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You may have seen ordering brain teasers before:

During the latest round of the BrainBashers triathlon, Keith was fourth. Adrian is not the oldest, but is older than Duncan, who was not second. The child who was next in age to the youngest, finished second. The child who finished in third place is older than the child who finished first. Billy is younger than the child who finished in third place. Can you determine who finished where and place the children in order of age? [Source]

I'm looking for an algorithmic approach to solve what seems to be a very similar problem.

I have a set of objects which I would like to sort based on rules that related the objects to each other. For a given set of rules, there may be more than one solution. And in a valid solution, all the rules are met. It is also possible for a set of rules to have no valid solutions.

Example:

Objects: A, B, C, D, E, and F

Rules:

  • C > A
  • C < D
  • F < C
  • A > F
  • E > F
  • D > E

One possible solution:

 F A C E D B

Note that object B was not related to any of the other objects so it doesn't matter where it appears in the sequence.

Surely this has been done before. Can anyone point me in the right direction? I will ultimately be performing this sorting in Java.

Related Question: Java partially ordered Collection<E>

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There are a lot of CSP (Constraint Satisfaction Problem) solver out there. en.wikipedia.org/wiki/Constraint_satisfaction_problem –  MrSmith42 Jan 3 '13 at 16:58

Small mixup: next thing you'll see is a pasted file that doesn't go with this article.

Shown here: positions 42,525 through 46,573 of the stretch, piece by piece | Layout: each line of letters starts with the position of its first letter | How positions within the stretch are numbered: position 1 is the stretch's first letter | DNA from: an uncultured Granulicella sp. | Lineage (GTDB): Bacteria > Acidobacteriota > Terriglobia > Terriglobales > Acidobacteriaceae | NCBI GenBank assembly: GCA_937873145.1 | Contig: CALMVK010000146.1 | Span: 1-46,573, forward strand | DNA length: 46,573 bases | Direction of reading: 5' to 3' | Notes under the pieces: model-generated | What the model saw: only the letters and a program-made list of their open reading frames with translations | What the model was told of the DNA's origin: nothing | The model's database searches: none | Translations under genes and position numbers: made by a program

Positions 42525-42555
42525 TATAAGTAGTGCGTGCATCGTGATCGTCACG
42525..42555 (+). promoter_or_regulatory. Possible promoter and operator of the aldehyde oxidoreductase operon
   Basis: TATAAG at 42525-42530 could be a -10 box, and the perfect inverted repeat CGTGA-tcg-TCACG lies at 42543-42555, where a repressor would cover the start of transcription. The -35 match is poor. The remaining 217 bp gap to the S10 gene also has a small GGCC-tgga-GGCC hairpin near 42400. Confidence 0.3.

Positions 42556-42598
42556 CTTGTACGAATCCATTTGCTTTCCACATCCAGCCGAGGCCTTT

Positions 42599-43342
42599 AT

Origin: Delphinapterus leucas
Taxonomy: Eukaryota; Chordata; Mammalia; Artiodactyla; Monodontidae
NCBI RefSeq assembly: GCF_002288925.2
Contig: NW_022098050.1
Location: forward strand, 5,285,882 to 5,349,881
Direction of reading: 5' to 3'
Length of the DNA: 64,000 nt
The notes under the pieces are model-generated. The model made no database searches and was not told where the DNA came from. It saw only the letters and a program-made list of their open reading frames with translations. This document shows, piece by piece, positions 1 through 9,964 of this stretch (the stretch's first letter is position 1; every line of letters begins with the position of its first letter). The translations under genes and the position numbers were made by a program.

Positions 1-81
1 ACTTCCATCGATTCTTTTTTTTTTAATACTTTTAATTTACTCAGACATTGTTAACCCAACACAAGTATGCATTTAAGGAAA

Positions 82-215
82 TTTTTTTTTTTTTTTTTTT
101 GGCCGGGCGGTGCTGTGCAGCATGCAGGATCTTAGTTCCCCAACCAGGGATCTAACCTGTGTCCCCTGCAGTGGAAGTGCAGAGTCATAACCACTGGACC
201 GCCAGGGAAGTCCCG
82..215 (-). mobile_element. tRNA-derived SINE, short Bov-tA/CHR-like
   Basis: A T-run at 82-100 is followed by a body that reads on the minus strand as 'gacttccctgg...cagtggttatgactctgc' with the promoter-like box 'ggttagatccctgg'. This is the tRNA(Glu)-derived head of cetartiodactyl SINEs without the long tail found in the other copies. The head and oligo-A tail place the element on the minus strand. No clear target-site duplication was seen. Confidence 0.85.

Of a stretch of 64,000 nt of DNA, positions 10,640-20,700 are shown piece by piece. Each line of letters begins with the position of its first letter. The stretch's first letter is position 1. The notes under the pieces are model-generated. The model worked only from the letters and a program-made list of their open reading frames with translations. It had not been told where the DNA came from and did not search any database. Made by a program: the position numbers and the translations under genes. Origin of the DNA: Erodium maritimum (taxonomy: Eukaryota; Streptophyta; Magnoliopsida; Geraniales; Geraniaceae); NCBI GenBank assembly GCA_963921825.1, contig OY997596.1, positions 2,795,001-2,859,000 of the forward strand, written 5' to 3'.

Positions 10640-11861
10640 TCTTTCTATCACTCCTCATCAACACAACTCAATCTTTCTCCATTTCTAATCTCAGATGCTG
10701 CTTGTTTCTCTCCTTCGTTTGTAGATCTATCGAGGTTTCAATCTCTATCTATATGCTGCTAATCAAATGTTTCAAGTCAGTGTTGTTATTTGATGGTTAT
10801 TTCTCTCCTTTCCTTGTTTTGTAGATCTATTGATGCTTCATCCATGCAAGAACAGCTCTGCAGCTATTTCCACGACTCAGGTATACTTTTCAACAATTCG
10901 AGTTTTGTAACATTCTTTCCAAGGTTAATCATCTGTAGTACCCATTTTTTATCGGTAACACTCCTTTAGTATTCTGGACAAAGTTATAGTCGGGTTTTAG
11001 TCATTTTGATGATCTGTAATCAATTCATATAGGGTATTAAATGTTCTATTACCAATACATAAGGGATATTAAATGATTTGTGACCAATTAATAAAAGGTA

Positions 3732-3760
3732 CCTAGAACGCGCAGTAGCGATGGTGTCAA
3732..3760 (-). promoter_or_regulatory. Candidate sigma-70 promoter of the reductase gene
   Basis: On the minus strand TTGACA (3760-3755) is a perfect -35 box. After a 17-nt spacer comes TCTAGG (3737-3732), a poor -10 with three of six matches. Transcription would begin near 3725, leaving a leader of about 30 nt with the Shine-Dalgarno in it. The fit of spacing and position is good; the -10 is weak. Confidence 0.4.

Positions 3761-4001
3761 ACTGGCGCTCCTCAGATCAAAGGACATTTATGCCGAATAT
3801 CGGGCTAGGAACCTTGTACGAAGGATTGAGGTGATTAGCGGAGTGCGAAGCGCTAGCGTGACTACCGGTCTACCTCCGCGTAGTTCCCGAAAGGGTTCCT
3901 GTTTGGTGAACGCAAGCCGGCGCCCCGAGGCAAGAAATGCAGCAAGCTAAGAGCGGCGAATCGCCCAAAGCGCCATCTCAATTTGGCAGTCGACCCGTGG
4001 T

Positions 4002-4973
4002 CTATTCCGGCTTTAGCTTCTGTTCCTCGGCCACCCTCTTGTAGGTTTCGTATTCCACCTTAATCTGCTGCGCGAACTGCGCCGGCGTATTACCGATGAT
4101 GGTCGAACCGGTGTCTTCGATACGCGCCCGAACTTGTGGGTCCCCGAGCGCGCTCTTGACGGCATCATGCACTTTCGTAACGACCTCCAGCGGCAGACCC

1  
I solved the puzzle you quoted while reading the question.. and now you have enough answers.. maybe I am too slow. Or the others didn't solve the puzzle! :-) –  micha Jan 3 '13 at 17:41

3 Answers 3

up vote 6 down vote accepted

One option is to use the rules to build up a directed graph, and then perform a topological sort.

Note: I have no idea whether this is the most efficient method, it's just the first thing I thought of. However, this is O(N), so you're not going to do much better from an asymptotic point-of-view!

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This seems like the way to go. But... I'm going to let this question sit for a while and see what happens! –  Andy Jan 3 '13 at 17:51

It's not efficient but a simple brute force way is

List<String> names = Arrays.asList("A", "B", "C", "D", "E", "F");
do {
    Collections.shuffle(names);
} while (!(
        names.indexOf("C") < names.indexOf("A") &&
                names.indexOf("C") > names.indexOf("D") &&
                names.indexOf("F") > names.indexOf("C") &&
                names.indexOf("A") < names.indexOf("F") &&
                names.indexOf("E") < names.indexOf("F") &&
                names.indexOf("D") < names.indexOf("E")));
System.out.println("A solution is " + names);

prints

A solution is [D, C, A, B, E, F]
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Isn't this something like O(N.N!) average case? –  Oliver Charlesworth Jan 3 '13 at 17:30
    
I like it (even though I can't bring myself to use this in my application). –  Andy Jan 3 '13 at 17:37

[Edit, better explanation] Use objects with no predecessors, then use objects with no predecessors but those already used, and so on.

You may look at all the predecessors of an object, then look if you find one with no predecessors and place it in first position. Then you look for objects having no other predecessors than the one already used. And so on...

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